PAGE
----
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Recovery of hypoglycaemia awareness in T1D

Up to 25% of people with type 1 diabetes may have impaired awareness of hypoglycaemia, with some experiencing life-threatening severe hypoglycaemia. (We drew attention to this problem earlier this year.) The Hypo COMPASS study was a 24-week randomised trial conducted to see if targeted education to help people with type 1 diabetes avoid hypoglycaemia benefited those with impaired hypoglycaemic awareness, regardless of the technology they used, and the results were positive.

by Colin Kenny, GP, Dromore

There were 96 participants aged 18– 74 years in the Hypo COMPASS study, all of whom had impaired awareness of hypoglycaemia, as defined by a validated score. Their mean HbA1c was 66 mmol/mol (8.2%). All participants received a 2-hour education session involving four defined elements aimed at strict avoidance of biochemical hypoglycaemia (<3 mmol/L) while maintaining overall glycaemic control.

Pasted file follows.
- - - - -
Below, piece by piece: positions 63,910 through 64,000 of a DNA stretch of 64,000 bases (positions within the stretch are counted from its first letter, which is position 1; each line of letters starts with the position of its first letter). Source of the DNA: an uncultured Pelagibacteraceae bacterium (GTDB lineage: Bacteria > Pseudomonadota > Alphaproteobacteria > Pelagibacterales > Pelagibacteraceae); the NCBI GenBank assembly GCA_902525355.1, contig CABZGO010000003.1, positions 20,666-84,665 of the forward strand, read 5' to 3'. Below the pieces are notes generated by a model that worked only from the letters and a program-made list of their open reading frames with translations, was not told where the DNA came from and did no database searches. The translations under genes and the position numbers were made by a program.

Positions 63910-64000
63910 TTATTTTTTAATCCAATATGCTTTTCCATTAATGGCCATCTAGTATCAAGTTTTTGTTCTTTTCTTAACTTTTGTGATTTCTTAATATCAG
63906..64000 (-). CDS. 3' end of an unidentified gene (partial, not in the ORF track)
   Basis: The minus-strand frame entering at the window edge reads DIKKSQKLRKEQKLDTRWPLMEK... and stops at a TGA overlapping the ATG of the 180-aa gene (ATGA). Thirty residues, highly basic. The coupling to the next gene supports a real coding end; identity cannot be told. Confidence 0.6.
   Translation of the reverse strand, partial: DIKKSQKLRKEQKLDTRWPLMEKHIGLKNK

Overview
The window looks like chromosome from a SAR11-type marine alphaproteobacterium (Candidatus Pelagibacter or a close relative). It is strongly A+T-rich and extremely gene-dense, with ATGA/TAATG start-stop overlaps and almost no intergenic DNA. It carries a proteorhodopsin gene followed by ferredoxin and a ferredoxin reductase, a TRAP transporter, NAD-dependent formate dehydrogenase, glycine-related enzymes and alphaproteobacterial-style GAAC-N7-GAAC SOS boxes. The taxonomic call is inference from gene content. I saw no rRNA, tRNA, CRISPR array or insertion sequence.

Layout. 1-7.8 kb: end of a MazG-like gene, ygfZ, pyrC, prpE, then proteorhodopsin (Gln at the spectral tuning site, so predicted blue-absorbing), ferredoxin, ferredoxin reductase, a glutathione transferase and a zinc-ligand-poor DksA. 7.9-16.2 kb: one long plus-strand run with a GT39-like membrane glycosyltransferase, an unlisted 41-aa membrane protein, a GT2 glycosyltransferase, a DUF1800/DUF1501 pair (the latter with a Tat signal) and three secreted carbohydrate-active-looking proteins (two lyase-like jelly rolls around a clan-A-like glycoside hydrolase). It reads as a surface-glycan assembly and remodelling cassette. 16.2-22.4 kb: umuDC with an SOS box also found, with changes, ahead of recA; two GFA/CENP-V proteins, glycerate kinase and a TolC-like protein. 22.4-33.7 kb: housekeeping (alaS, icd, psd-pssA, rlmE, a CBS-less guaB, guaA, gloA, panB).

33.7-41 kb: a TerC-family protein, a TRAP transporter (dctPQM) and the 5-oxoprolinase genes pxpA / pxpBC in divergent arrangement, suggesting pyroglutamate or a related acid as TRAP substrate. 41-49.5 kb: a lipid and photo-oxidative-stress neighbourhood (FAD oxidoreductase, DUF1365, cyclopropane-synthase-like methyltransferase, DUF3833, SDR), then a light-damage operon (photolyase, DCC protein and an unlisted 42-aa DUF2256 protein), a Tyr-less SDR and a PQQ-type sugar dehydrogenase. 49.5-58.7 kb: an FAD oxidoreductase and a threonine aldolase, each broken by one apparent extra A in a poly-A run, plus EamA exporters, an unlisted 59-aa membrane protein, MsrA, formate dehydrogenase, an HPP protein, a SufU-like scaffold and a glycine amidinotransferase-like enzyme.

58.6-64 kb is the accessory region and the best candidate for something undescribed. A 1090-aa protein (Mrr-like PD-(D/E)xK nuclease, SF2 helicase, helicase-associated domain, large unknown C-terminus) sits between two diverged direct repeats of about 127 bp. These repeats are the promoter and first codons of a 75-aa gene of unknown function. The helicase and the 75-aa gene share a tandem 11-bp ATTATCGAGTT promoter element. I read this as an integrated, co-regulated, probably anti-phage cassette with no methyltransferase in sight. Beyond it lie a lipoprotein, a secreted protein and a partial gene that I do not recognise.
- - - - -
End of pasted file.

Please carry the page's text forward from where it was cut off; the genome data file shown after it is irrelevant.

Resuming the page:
Individuals were randomised in a 2×2 factorial design to: insulin pump therapy using insulin aspart or multiple daily injections with insulin aspart and insulin glargine; and real-time continuous glucose monitoring or self-monitoring of blood glucose. Episodes of severe hypoglycaemia, defined as needing assistance for treatment, dropped from nine at baseline to one at 24 weeks, with the proportion of participants affected declining from 92% in the year prior to the trial to just 19% during the trial. From the results, it would appear that appropriate education of these individuals is the crucial intervention.

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